Increasing preoperative body size in breast cancer patients between 2002 and 2016: implications for prognosis
Research output: Contribution to journal › Article
Overweight and obesity are increasing worldwide, but the extent in breast cancer patients is unknown. The two aims were to study secular trends in preoperative body mass index (BMI), waist circumference, and breast volume and their impacts on clinical outcome. BMI, waist circumference, and breast volume were measured preoperatively in 24–99-year-old primary breast cancer patients (n = 640) in Sweden 2002–2016. The measurements were analyzed alone and combined in relation to recurrence and overall survival (OS). BMI, waist circumference, and breast volume increased 2002–2016 (ptrends < 0.0001). Of these, a breast volume ≥ 850 mL was associated with the strongest recurrence-risk (adjusted hazard ratio [adjHR] 1.67; 95% CI 1.17–2.39), especially combined with waist circumference ≥ 80 cm (adjHR 2.07; 95% CI 1.25–3.44), while BMI ≥ 25 kg/m2 or large waist circumference conferred almost a twofold risk for death (both Log-Rank p ≤ 0.0001). Chemotherapy seemed to counteract the negative impact of a high BMI or large waist circumference on OS. Large breast volume was the strongest predictor for recurrence in all treatment groups. In conclusion, preoperative BMI, waist circumference, and breast volume increased between 2002 and 2016. Larger body size negatively impacted breast cancer-free interval and OS. If confirmed, body measurements may help select patients requiring more individualized treatment.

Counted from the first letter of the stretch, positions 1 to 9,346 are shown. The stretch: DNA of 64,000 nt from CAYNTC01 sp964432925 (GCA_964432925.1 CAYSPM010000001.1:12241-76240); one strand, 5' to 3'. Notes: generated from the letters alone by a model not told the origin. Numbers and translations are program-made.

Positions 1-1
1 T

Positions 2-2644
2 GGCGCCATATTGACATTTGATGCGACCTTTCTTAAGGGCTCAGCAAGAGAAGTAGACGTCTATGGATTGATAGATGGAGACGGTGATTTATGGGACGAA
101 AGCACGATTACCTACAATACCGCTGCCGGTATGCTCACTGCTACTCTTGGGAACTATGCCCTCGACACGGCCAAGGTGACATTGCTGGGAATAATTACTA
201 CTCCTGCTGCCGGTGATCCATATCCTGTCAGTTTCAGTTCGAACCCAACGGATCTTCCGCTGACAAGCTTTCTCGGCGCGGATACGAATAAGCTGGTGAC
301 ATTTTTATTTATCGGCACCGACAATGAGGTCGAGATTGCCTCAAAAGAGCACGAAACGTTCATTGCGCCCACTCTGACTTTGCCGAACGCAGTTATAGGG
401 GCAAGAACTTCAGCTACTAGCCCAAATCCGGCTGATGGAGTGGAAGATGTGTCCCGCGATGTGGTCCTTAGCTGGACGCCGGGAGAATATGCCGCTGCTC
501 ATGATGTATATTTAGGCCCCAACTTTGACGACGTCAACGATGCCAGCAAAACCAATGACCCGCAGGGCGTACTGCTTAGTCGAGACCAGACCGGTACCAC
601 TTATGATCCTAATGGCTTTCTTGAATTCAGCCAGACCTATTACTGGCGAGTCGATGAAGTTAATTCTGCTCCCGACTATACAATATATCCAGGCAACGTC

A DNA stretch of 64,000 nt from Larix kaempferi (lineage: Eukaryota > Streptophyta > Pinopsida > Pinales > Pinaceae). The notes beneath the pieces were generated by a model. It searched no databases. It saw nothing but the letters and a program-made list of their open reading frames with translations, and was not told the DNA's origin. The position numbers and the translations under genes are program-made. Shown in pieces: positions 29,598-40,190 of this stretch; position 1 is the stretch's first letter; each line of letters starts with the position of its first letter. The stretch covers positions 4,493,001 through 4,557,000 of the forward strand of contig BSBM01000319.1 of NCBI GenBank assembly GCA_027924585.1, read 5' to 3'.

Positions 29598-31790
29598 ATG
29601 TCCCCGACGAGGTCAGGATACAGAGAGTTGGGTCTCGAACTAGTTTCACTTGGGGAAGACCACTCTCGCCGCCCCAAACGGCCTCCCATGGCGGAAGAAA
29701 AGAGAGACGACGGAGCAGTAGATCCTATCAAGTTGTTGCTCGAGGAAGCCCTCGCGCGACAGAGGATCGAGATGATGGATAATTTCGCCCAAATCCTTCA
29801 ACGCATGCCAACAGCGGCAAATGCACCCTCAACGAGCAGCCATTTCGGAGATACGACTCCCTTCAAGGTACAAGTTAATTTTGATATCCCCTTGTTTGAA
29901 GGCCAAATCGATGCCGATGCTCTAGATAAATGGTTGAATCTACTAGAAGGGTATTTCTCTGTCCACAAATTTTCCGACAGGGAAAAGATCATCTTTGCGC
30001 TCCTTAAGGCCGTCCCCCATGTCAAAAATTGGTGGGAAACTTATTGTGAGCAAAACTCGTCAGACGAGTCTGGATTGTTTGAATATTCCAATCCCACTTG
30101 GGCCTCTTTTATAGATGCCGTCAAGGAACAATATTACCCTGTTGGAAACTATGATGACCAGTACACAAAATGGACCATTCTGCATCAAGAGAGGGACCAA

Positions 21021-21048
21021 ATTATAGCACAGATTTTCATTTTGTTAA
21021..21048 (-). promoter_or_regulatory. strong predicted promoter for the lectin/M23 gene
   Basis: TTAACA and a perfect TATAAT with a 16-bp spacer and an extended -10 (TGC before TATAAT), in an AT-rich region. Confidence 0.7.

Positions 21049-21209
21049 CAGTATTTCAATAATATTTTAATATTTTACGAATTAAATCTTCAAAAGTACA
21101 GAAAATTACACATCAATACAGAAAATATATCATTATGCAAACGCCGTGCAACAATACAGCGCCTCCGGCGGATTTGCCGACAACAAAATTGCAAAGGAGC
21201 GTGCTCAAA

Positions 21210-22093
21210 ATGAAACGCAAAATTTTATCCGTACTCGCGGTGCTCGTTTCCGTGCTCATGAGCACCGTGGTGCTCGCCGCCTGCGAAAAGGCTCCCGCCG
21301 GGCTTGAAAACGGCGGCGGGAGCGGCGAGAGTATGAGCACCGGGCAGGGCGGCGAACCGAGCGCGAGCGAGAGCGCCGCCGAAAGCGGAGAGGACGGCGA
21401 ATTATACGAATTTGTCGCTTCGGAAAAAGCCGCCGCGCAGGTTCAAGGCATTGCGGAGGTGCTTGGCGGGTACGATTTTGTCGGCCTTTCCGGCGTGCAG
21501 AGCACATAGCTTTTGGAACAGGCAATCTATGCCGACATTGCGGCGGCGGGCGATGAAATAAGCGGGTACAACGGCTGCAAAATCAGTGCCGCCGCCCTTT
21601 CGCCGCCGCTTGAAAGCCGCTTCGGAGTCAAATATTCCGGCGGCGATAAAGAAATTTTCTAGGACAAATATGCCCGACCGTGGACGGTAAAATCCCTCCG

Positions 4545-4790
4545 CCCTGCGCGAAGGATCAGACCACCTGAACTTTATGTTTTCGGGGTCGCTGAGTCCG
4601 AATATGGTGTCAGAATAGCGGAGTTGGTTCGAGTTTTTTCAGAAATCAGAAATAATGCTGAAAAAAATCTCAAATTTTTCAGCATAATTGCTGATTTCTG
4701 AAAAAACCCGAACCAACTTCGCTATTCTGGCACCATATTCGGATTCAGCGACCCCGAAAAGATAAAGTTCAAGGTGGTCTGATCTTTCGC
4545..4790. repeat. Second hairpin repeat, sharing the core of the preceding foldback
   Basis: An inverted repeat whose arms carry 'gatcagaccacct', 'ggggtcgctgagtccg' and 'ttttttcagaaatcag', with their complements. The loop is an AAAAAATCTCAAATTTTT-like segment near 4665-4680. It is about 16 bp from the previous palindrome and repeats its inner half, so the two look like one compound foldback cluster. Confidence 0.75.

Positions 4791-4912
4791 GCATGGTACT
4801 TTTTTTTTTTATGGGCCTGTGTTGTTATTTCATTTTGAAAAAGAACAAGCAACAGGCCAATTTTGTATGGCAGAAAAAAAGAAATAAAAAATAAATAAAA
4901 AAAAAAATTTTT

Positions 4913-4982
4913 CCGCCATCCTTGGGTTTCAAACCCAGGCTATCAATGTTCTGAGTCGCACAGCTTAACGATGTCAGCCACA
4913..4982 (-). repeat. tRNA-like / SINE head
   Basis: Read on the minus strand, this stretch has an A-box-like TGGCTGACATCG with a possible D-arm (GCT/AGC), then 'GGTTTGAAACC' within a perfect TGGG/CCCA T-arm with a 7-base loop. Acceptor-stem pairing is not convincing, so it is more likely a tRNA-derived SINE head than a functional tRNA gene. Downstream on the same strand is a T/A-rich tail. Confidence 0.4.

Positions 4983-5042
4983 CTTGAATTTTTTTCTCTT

|Research areas and keywords||
Subject classification (UKÄ) – MANDATORY
|Journal||Cancer Causes and Control|
|Early online date||2018 May 26|
|Publication status||Published - 2018 Jul|